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Archaeology and genetics in Oceania: the history of humans and their crops in the Pacific

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  • User Andrew Clarke (McDonald Institute for Archaeological Research) World_link
  • ClockThursday 19 January 2017, 19:30-21:00
  • HouseCottenham Village College.

If you have a question about this talk, please contact Vicki Harley.

All Welcome

The Pacific Ocean (or Oceania) is a fascinating place to study human history. It contains some 25,000 islands – most were either inhabited in prehistory or show evidence of prehistoric human contact. Oceania is the location of some of the oldest human migration events (e.g. New Guinea) and some of the most recent (e.g. New Zealand). This lecture will describe how archaeology and genetics are being combined to understand how humans have moved across the Pacific, the tempo and mode of crop selection, and how agriculture has spread across a vast island world.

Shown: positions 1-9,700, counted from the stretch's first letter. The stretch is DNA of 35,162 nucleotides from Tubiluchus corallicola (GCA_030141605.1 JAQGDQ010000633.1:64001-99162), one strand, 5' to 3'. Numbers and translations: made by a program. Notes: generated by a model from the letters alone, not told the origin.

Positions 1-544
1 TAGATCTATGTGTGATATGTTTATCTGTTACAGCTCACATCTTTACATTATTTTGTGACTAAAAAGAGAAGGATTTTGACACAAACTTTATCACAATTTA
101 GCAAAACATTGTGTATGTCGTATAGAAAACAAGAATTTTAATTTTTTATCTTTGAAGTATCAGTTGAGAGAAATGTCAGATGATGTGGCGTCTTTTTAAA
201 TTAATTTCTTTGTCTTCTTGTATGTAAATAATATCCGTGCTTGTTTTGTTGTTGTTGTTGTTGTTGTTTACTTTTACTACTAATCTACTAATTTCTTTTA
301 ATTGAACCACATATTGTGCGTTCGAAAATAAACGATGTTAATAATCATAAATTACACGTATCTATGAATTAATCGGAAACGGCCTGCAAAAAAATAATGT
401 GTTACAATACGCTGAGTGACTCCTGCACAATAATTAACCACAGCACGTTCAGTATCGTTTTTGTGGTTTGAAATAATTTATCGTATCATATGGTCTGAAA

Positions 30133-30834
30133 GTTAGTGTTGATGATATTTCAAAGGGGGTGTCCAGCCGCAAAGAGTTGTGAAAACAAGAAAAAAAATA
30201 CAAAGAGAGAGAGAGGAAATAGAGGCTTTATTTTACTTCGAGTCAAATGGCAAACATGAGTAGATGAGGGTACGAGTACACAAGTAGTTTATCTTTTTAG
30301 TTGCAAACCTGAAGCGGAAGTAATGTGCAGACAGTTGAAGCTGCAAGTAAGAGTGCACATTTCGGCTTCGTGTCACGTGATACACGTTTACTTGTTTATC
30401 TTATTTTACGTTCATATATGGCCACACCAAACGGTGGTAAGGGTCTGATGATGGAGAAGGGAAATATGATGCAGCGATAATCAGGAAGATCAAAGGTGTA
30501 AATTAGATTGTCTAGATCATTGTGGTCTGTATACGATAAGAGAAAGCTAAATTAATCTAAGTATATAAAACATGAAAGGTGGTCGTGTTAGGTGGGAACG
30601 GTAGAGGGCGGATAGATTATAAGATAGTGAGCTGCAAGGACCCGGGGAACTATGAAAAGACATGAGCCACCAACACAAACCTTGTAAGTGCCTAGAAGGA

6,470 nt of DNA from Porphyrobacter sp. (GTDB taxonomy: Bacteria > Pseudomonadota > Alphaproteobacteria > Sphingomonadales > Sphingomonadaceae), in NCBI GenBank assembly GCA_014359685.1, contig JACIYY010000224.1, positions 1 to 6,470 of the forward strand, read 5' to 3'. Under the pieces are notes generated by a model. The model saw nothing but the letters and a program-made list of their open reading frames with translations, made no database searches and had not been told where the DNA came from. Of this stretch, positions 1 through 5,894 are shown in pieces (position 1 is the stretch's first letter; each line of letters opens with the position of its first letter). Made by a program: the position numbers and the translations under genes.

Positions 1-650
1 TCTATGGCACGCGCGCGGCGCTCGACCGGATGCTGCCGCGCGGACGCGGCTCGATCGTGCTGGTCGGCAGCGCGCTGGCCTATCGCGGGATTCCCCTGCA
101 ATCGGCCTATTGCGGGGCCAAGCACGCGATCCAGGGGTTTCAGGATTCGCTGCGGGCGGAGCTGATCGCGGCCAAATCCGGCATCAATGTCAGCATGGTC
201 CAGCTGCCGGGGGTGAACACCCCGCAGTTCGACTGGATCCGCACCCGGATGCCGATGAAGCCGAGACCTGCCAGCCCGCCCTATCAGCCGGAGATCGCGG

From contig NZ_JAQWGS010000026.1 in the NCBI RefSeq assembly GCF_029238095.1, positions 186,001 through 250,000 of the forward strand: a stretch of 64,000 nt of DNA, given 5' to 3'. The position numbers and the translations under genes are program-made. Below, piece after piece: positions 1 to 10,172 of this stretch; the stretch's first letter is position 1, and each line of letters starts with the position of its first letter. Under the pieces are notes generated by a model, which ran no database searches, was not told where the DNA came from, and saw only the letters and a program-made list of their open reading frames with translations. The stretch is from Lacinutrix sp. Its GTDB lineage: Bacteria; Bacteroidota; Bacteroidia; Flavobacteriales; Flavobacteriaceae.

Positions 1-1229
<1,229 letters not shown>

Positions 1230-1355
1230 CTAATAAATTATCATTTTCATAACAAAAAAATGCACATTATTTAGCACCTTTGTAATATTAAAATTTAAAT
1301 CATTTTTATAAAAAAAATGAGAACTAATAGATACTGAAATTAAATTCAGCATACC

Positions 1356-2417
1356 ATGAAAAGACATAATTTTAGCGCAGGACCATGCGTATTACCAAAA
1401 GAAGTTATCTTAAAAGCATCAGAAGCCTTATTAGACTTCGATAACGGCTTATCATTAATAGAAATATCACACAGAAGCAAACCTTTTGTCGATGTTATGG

This talk is part of the Fen Edge Archaeology Group series.

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